The Joyce Hill Column
Holy Innocents Day
As you will see from Common Worship, we celebrate the Feast of the Holy Innocents on 28 December. So you may well wonder why it’s the subject of this year’s article for January. The answer is that it’s integral to the narrative of the Visit of the Magi, which we commemorate on 6 January as the Feast of the Epiphany, the premier feast-day of this month. Before I go any further, let me say that I have always thought it odd that we commemorate the massacre of the Holy Innocents before we focus on the Visit of the Magi!
It’s only Matthew who tells us about the Magi; and according to his narrative, it is only after the wise men have visited the Christ-child and have gone home by another route, without going back to report the child’s whereabouts to Herod, that Herod orders the killing of all the male babies under two in the region of Bethlehem. So you see why I wonder about Holy Innocents’ Day being on 28 December. In fact, when the feast-day was first recorded in the Western Church, in a manuscript called the Leonine Sacramentary, which dates from about 485, it was — more logically I think — connected with the Feast of the Epiphany. But liturgical calendars from Anglo-Saxon England, which follow continental models, show that it was already firmly established as 28 December by the very early eighth century. The Holy Innocents were generally regarded as the first martyrs for the faith, although, of course, they were unknowing and not Christian.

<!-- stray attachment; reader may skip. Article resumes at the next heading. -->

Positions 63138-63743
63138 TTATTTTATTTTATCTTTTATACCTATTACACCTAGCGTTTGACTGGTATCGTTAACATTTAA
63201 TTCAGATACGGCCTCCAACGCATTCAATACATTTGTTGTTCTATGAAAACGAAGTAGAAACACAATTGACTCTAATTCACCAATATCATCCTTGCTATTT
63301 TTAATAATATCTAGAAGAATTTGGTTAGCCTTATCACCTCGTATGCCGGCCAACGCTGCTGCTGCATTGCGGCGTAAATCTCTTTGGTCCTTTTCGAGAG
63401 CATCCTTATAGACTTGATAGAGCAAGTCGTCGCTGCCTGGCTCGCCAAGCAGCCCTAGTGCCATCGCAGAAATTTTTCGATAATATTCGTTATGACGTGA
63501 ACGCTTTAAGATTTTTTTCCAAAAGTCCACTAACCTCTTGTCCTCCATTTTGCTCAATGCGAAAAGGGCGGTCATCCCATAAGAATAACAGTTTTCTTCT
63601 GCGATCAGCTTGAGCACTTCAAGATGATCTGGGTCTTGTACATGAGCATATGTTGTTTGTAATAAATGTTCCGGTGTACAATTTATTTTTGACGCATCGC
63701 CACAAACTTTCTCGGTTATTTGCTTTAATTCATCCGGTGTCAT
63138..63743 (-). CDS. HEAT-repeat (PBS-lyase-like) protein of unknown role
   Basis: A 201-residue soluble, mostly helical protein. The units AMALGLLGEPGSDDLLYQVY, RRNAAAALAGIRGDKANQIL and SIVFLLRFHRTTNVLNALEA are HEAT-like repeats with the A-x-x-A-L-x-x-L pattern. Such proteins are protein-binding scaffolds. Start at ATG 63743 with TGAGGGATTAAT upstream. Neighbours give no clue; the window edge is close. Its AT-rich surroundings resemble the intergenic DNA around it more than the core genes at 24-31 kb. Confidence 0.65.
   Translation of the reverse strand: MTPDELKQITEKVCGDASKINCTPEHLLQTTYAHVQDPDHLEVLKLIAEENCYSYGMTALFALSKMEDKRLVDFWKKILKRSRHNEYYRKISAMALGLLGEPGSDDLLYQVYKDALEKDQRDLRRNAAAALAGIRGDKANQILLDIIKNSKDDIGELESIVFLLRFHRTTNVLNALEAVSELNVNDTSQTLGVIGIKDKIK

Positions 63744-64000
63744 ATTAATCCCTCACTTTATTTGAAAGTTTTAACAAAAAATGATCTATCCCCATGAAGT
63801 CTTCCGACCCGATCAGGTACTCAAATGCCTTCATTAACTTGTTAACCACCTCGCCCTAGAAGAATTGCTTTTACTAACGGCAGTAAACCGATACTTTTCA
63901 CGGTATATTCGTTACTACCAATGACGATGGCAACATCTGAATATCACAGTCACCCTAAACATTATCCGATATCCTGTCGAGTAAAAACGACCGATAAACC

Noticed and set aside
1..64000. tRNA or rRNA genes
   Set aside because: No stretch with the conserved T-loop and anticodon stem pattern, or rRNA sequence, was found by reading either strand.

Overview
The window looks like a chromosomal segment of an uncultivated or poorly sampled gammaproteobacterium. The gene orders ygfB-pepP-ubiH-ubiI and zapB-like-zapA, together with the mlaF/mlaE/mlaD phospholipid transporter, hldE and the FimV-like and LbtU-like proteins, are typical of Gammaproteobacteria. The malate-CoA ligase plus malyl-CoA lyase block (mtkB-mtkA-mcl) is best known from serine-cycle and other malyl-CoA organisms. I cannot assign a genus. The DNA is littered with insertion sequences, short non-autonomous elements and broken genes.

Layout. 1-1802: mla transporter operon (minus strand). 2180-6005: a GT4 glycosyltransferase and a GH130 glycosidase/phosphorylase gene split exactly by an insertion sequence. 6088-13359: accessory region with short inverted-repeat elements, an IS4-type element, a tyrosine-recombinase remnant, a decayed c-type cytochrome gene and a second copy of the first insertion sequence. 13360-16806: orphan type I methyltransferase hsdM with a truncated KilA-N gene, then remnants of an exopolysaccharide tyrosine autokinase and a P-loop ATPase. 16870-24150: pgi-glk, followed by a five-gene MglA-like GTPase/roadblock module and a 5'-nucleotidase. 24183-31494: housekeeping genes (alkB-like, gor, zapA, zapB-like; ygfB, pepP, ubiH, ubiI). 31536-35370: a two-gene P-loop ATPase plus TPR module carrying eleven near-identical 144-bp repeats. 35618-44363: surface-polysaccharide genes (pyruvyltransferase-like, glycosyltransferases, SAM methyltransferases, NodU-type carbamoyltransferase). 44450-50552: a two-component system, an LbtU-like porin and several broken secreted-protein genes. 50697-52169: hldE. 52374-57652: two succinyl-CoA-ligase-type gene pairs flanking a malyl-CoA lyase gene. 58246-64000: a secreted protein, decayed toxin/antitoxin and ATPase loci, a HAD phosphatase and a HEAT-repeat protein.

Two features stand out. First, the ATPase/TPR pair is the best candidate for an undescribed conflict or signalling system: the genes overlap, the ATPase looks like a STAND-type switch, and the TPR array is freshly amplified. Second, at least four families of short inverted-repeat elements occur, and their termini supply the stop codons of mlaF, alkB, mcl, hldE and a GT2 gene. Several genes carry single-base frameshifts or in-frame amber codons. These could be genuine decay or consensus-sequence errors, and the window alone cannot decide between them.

Whether the story is actually historical is, of course, a matter for debate, as indeed is much of the colourful detail of the Nativity stories. Herod was certainly ruthless enough to resort to murder to protect his precarious position as a non-Jewish puppet king under the Romans, and if he were indeed told by the Wise Men that they were seeking a child who would be the Governor of Israel (Matt. 2 v. 6), one could well understand his reaction.
The Jewish historian Josephus, writing towards the end of the first century, tells us that Herod murdered three of his own sons, his mother-in-law and his second wife. But there is a twist in our tale: the information said to be given by the Magi to Herod in verse 6 is taken from an Old Testament prophecy, the need for the Holy Family to flee to Egypt for a while to escape Herod, and the grief which followed the massacre are all presented by Matthew as fulfilments of Old Testament prophecies, and so can be seen as part of a construct, after the event, to give expression, though narrative, to what people had subsequently come to understand about the nature of Jesus and his significance for the Jews (for whom, primarily, Matthew’s gospel was written). In this scenario, Herod was a good peg on which to hang the story, given his well-known and extreme ruthlessness.
It is the cruelty and the suffering of the women which have always fired the imagination of artists, even to the present day, although most strikingly in the gruesome depictions from the Middle Ages. It was also the subject of some of the more vivid medieval mystery plays. According to these and other written traditions, large numbers of children were killed. But even if we believe that the event occurred as described, the number is more likely to have been somewhere between six and twenty — horrific though that is.